Wednesday, August 1, 2012

Imperial Cormorant Dives Deep: researchers capture ride-along video of bird on the hunt

In the long tradition of Greg Marshall's "Crittercam," researchers with the Wildlife Conservation Society and the National Research Council of Argentina were able to safely and securely attach a small video camera - often referred to as a "lipstick" camera because of its small size and lipstick case-like shape - to the back of an imperial cormorant.

By doing so, they were able to document for the first time, a cormorant diving in search of food (successfully, I might add).  The bird reached an approximate depth of 140 feet in as little as 40 seconds, with the camera recording the descent into darker and darker water and the cormorant cruising the bottom until it succeeds in snatching a small fish which it brought to the surface.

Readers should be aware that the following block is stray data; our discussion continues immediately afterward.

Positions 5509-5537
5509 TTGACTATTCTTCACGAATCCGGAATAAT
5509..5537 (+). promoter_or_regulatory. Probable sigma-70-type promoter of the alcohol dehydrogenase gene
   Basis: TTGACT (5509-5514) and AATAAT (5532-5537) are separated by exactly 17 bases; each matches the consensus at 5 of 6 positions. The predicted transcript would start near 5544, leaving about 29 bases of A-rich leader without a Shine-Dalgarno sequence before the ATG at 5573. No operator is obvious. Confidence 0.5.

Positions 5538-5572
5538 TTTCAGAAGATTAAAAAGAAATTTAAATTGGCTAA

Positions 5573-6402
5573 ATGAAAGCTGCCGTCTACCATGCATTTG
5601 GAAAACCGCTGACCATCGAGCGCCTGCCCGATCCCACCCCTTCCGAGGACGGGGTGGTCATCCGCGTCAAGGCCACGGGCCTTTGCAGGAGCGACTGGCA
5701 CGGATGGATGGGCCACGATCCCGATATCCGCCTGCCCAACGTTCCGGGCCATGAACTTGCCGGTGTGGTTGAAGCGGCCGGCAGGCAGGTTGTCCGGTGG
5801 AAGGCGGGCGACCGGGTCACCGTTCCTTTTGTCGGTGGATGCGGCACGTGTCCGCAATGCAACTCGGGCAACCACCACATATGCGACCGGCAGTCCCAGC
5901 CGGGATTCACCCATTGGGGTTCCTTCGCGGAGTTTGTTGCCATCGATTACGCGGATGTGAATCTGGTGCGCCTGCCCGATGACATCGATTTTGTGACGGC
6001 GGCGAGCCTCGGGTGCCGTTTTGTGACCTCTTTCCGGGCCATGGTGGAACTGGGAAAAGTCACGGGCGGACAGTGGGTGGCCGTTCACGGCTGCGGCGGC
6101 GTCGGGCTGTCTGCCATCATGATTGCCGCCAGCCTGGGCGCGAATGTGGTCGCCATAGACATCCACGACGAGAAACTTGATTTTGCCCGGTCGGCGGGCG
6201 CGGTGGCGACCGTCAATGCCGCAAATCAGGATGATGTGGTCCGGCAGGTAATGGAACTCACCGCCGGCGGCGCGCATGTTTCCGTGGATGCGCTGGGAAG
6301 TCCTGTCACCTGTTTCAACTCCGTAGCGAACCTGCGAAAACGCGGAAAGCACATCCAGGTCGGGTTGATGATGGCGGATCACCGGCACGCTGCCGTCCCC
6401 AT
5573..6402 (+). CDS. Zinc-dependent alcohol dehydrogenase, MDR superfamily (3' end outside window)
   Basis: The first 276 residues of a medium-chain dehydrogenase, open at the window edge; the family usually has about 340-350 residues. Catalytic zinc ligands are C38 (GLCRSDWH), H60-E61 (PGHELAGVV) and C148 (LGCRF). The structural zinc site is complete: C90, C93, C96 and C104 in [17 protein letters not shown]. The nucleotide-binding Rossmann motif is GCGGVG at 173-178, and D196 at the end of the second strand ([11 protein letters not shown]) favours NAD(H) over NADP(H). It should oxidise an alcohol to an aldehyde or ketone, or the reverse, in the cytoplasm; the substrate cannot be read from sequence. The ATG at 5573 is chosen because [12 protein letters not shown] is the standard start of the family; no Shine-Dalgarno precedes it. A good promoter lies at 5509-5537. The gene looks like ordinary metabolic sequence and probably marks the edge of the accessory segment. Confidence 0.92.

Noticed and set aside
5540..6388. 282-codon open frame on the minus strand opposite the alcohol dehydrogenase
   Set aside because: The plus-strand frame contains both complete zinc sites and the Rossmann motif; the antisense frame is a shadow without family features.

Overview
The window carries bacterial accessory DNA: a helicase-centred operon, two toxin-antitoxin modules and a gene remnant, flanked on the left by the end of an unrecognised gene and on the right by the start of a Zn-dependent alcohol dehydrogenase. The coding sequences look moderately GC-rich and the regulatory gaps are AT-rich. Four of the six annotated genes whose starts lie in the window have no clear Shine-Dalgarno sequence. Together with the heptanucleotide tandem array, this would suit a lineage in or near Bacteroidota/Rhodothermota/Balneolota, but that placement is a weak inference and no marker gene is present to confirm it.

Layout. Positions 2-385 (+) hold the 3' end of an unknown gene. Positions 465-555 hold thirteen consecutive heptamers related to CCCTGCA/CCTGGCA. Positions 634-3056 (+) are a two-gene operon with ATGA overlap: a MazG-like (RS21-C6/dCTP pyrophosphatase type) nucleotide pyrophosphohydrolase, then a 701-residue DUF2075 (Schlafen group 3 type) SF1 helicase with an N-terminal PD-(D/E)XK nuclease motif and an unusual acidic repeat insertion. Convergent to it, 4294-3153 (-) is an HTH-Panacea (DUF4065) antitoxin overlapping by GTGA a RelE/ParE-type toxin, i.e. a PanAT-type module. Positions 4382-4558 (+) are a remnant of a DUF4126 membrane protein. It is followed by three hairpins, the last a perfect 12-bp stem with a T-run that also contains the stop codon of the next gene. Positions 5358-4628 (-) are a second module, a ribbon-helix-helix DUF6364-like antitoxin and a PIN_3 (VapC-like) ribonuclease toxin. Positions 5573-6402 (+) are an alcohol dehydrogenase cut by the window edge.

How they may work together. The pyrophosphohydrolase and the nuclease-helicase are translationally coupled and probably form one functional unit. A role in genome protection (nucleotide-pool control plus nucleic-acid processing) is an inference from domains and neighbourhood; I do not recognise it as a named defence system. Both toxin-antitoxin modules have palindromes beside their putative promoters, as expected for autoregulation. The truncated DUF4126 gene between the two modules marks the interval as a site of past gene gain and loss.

Filmed in a coastal protected area in Patagonia, Argentina, the research involves studying where the birds hunt and feed so as to determine if there are any high priority feeding areas that may require additional protection.  There are around 3,500 pairs of imperial cormorants in this particular location and since these birds do not migrate, how and where they feed becomes critical in providing any degree of conservation and protection.

Source: Huffington Post 

1 comment:

DaShark said...

Cool - provided that the camera comes off, see here